The hour of dinner was come, and yet the dinner kept the company waiting. The Judge, who expected from everybody else the punctuality which he himself practised, began to suffer from what Elise called his “dinner-fever,” and threw uneasy glances first at the dining-room door, and then at his wife, whose situation, it must be confessed, was not a very enviable one. She endeavoured to look quite calm, but often whispered something to the little Louise, which sent her very importantly in and out of the room. Elise’s entertainment, both that part which was audible, and that which was inaudible, was probably at the moment carried on something after the following fashion:

“It must be inexpressibly pleasant to know,” (ah, how unbearably long it is!) “it must be very interesting.” (I wish Ernst would fire again on his “old flame,” and forget dinner.) “Yes, indeed, that was very remarkable.” (Now are those chickens not roasted!) “Poor Spain!” (Now, thank goodness, dinner is ready at last if the chickens are only well done!)

And now to dinner! A word which brightens all countenances, and enlivens all tempers. Elise began to esteem the Colonel’s widow very highly, because she kept up such a lively conversation, and she hoped this would divert attention from any of the dishes which were not particularly successful. The Judge was a polite and agreeable host, and he was particularly fond of dinner-time, when he would willingly have made all men partakers of his good appetite, good humour, and even of his good eating N. B. if this really was good but if the contrary happened to be the case, his temper could not well sustain it.

During the dinner Elise saw now and then little clouds come over her husband’s brow, but he himself appeared anxious to disperse them, and all went on tolerably till the chickens came. As the Judge, who adhered to all old customs, was cutting them up, he evidently found them tough, whereupon a glance was sent across the table to his wife which went to her heart like the stab of a knife; but no sooner was the first pang over than this reproachful glance aroused a degree of indignation in her which determined her to steel herself against a misfortune which in no case was her fault; she, therefore, grew quite lively and talkative, and never once turned her eyes to her husband, who, angry and silent, sate there with a very hot brow, and the knife sticking still in the fowls.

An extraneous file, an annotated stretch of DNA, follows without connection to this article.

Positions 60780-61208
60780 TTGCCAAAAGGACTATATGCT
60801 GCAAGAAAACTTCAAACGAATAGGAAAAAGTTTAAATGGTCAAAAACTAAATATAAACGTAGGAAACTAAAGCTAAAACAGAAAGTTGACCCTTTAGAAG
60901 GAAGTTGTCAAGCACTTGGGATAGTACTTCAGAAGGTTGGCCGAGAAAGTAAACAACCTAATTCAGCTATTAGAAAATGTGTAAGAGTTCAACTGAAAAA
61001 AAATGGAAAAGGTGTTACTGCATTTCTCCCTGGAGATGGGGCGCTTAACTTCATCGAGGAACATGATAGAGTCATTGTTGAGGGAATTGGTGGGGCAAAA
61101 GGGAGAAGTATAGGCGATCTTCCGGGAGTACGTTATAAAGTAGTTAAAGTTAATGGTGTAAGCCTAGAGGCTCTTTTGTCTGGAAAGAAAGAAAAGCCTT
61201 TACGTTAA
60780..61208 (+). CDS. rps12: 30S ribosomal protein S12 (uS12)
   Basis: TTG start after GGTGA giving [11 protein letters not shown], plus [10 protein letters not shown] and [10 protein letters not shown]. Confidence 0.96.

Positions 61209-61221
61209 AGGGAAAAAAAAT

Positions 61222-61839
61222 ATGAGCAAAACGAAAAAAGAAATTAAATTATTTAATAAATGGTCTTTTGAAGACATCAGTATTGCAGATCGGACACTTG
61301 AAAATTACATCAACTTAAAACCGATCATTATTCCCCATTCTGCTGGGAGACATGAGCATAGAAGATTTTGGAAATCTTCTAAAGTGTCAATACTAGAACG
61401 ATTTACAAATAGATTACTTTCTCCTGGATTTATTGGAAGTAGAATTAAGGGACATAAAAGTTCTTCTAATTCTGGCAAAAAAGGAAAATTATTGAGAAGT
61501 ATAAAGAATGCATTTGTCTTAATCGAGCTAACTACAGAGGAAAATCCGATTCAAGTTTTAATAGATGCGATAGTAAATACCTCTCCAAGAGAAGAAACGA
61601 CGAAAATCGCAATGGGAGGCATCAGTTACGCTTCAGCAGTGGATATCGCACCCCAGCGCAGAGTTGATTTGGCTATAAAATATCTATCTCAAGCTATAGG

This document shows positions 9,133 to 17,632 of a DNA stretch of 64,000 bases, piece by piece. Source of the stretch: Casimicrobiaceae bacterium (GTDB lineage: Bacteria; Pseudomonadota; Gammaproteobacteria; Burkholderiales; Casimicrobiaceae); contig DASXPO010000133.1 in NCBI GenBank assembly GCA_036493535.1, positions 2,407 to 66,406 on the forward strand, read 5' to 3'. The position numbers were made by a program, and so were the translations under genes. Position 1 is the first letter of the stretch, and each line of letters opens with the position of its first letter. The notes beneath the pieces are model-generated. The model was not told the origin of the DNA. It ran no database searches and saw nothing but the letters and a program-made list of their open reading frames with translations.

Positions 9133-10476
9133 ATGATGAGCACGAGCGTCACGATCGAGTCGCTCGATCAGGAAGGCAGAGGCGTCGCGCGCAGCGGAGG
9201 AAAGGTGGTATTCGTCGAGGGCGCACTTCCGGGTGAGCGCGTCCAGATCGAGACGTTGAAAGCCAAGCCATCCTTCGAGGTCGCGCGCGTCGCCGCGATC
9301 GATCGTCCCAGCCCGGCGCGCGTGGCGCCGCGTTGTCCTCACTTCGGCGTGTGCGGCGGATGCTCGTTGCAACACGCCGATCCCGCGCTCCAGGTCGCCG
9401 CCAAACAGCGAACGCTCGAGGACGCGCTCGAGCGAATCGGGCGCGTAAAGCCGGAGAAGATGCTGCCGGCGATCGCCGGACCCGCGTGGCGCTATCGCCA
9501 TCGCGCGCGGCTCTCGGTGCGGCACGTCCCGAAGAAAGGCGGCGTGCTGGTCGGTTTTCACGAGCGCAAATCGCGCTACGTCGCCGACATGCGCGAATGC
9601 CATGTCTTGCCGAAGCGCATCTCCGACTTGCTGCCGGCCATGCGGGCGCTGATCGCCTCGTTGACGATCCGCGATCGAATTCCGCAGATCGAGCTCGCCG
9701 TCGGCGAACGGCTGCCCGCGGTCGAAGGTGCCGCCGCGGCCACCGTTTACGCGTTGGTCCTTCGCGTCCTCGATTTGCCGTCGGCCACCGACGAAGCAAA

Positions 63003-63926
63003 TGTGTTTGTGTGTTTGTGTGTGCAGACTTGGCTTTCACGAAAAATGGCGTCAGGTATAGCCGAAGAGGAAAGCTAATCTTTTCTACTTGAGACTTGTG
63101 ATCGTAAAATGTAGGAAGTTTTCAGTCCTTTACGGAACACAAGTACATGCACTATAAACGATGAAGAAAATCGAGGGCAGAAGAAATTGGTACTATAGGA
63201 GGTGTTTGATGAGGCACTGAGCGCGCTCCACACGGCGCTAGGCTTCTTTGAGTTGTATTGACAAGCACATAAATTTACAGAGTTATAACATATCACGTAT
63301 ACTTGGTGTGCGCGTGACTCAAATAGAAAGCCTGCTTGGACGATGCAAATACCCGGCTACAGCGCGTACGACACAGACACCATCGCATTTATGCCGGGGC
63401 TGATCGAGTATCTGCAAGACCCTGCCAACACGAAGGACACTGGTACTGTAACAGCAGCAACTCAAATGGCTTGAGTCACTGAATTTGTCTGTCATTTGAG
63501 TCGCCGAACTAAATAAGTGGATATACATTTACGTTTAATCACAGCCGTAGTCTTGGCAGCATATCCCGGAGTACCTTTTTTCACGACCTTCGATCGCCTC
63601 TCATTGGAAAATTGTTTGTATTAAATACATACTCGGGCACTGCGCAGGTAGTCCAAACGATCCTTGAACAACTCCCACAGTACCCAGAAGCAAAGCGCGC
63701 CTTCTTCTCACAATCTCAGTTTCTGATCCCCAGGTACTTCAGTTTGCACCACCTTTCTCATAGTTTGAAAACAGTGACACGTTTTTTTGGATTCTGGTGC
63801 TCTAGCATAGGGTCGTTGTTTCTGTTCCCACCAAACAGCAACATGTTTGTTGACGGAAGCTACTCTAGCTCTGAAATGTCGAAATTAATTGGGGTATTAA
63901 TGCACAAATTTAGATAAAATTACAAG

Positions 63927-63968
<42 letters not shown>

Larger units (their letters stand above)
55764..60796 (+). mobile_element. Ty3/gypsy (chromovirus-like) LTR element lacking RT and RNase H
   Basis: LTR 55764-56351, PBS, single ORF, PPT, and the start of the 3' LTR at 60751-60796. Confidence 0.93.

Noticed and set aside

But, after all, she felt as if she could again breathe freely when the dinner was over, and on that very account longed just to speak one word of reconciliation with her husband; but he now seemed to have only eyes and ears for Emelie; nor was it long before the two fell into a lively and most interesting conversation, which certainly would have given Elise pleasure, and in which she might have taken part, had not a feeling of depression stolen over her, as she fancied she perceived a something cold and depreciating in the manners of her husband towards her. She grew stiller and paler; all gathered themselves round the brilliant Emelie; even the children seemed enchanted by her. Henrik presented her with a beautiful flower, which he had obtained from Louise by flattery. Petrea seemed to have got up a passion for her father’s “old flame,” took a footstool and sat near her, and kissed her hand as soon as she could possess herself of it.

The lady devoted herself exclusively to her old worshipper, cast the beams of her beautiful eyes upon him, and smiled bewitchingly.

“This is a great delight!” thought Elise, as she wiped away a traitorous tear; “but I will keep a good face on it!”

The Candidate, who perceived all this, quickly withdrew from the lady’s enchanted circle, in which he also had been involved, and taking “the baby” on his knee, began to relate a story which was calculated as much to interest the mother as the child. The children were soon around him: Petrea herself forsook her new flame to listen, and even Elise for the moment was so amused by it that she forgot everything else. That was precisely what Jacobi wanted, but it was not that which pleased the Judge. He rose for a moment, in order to hear what it was which had so riveted the attention of his wife.